Alcohol Recovery

Am I An Alcoholic?

If you’ve made it to this page, it’s likely because you are concerned that you (or someone you love) has a problem with alcohol.

Where is the line the gets crossed between having a healthy relationship with alcohol and having a disordered relationship with alcohol?

It’s really hard to say.

The boxes to be ticked to indicate a problem are not necessarily what many people think of. It’s not necessarily about when, how much or what you drink that determine whether you have a problem or not.

The things that determine whether you have a problem with how much alcohol you are drinking is whether you have a problem with it. If alcohol is having an adverse effect on your health, relationships, work or social life, then it’s time to make some changes, or give up alcohol altogether.

You can get a bit more detail in my free booklet: When to stop drinking (and how)Alcohol Recovery Download.

What is Alcohol Use Disorder?

AUD has replaced the word Alcoholic/Alcoholism in the medical field now. It’s a very key distinction in the change of the language.

When you say “I am an alcoholic” you are defining yourself by it, it becomes part of your core identity and that can make it very difficult to separate yourself from it.

Alcohol Use Disorder – the act of using alcohol in a disordered way – is a behaviour pattern that is being adopted rather than an inherent part of the person.  You are so much more than this issue.


For most people who use alcohol in a disordered way, drinking began as the solution to the problem before it became a problem. Alcohol is a very effective tool to make you feel confident, like you fit in or to forget about aspects of your past you’d rather not think about.

It’s key to recognize that this tool is now doing you more harm than good. Perhaps you’ve had a health or personal scare that’s brought you to the realization that something needs to change.

But it’s also a well-practiced response for your brain to turn to when these things creep in again. Your brain rewards you with dopamine when you have a drink, that’s why it takes more than just will power to change the behaviour.

There are many programs such as AA out there that alongside your GP can support you for free – please do check them out, they work well for many people.

At the other end of the scale there are residential rehab centres, where you can go and focus entirely on recovery.

Somewhere between the 2 are people, like myself, who support you while you stay in your day to day life, help you uncover and work on the under lying causes and give you suggestions and accountability to get on track.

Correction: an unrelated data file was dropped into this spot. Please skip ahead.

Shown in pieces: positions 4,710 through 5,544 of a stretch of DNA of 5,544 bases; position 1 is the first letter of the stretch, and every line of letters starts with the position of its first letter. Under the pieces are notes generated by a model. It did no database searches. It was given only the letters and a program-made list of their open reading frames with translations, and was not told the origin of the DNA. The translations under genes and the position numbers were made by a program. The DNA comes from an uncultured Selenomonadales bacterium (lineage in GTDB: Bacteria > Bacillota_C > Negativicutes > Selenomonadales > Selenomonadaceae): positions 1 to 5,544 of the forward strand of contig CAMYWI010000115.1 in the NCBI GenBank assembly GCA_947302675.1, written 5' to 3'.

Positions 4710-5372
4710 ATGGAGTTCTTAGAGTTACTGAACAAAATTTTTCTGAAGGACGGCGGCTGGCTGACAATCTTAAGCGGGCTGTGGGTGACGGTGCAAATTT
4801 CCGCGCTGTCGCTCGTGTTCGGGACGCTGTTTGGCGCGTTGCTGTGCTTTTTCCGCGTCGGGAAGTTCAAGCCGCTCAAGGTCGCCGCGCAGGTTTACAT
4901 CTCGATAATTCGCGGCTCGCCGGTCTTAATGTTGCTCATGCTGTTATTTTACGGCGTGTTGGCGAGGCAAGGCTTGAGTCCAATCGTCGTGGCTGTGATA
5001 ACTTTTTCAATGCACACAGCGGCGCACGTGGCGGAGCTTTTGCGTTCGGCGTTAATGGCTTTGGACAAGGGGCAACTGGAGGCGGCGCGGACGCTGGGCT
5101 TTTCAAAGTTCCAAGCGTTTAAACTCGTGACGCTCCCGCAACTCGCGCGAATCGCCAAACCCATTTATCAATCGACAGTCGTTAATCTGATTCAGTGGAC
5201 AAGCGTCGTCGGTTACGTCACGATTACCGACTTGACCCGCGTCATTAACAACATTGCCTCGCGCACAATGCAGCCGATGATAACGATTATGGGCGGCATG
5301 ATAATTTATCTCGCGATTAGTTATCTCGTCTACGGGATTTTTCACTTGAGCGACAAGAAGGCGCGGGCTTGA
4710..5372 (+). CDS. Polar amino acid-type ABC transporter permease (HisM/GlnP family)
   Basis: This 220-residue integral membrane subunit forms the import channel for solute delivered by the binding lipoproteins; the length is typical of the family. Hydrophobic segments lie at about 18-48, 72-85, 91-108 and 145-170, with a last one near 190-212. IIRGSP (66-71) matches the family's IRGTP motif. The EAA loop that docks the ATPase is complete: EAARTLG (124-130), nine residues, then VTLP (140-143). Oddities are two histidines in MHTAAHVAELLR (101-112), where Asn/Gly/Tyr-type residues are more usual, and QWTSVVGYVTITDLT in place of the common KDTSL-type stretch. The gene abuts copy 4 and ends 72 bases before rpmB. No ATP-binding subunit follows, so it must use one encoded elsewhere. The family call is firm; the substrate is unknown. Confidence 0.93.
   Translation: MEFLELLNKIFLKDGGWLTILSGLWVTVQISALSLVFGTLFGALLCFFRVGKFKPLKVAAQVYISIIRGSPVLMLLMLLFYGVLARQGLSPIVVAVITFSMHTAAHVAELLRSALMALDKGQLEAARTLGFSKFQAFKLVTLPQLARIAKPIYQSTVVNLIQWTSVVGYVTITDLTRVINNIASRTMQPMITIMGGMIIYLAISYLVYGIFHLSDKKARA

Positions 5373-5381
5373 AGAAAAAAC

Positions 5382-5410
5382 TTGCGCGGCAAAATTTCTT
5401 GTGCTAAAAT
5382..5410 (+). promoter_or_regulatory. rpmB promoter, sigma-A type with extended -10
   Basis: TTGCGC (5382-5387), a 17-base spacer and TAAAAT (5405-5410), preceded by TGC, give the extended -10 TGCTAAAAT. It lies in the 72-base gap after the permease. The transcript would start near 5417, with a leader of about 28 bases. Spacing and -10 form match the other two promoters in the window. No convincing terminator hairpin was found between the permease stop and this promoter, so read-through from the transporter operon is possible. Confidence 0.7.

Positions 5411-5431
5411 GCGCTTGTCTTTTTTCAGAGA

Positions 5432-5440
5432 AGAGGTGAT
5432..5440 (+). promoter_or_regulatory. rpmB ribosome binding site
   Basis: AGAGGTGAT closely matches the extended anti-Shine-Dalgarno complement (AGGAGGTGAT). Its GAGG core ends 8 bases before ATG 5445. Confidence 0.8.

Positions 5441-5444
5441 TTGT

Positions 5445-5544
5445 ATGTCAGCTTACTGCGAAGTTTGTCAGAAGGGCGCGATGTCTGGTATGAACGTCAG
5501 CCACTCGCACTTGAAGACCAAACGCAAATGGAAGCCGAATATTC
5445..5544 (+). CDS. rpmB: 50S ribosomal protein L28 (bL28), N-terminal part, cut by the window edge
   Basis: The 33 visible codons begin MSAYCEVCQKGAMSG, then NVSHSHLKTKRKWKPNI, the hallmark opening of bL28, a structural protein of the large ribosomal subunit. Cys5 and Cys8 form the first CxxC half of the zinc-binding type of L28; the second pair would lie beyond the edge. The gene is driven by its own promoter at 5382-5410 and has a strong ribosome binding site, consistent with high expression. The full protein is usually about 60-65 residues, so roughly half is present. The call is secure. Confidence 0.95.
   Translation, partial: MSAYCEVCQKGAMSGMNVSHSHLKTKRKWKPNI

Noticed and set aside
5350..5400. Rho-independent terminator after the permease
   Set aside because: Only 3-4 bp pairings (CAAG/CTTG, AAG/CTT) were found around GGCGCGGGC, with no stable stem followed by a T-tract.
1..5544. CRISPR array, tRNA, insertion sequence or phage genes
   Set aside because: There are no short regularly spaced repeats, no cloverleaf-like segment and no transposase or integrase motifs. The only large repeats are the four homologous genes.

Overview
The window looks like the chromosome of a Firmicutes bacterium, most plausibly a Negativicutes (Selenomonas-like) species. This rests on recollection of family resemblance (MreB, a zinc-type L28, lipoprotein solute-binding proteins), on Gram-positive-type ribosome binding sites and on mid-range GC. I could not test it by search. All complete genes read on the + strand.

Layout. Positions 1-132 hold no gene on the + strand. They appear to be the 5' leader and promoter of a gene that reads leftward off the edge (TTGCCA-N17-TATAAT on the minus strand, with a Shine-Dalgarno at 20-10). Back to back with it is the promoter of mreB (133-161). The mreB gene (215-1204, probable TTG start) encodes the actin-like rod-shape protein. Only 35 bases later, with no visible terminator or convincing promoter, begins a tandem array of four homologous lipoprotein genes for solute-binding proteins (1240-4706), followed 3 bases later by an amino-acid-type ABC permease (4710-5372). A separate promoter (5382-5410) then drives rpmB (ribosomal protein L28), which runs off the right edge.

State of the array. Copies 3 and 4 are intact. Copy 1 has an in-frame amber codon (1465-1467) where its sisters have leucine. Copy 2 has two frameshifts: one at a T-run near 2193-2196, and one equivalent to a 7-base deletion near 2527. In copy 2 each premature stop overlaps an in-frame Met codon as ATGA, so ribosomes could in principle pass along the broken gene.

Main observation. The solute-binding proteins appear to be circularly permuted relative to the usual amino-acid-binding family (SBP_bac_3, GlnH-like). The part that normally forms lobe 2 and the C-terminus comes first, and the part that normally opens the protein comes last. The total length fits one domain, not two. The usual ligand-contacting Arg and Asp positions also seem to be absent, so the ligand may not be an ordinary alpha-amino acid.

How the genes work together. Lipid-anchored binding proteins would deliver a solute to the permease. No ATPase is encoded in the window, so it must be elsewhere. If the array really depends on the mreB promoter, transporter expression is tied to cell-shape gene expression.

Working With Me

If you choose to work with me, I will work with you on 2 main areas. Firstly, changing your routines, habits and putting plans into place to reduce and eliminate alcohol from your life, one day at a time.

Alongside that we will work on the underlying issues that the alcohol was the solution for, whatever that may be for you.

I’m not going to lie; it takes hard work and commitment on your part. But as long as you are committed, I am committed.

I am flexible in my approach, so get in touch and we will work together to find the right solution for you.

(Please note I cannot support you with a medical detox, you will need to see your GP for this. I recommend all clients involve their GP if they are drinking to extremes as withdrawal can have serious side effects if not managed correctly.)

It’s not me with the issue

If you are here because someone else in your life has an issue with alcohol, I urge you to pass this page to them directly. Action really does need to come from the individual themselves.

But there are some things I can suggest to you too.

Firstly, you need to know that their issue is not a reflection on you or how much they love or value you.

You also need to know that you cannot solve this issue for them, and it is not your responsibility to try. This person is an adult and is responsible for their own choices and actions. As hard as this can be to accept, ultimately if they decide to drink themselves to death, that is their own decision.

There is a section in my free booklet: When to stop drinking (and how) that addresses setting boundaries.

If you would like support yourself, please get in touch and I will support you – but I cannot help you to fix someone else, that request needs to come from them.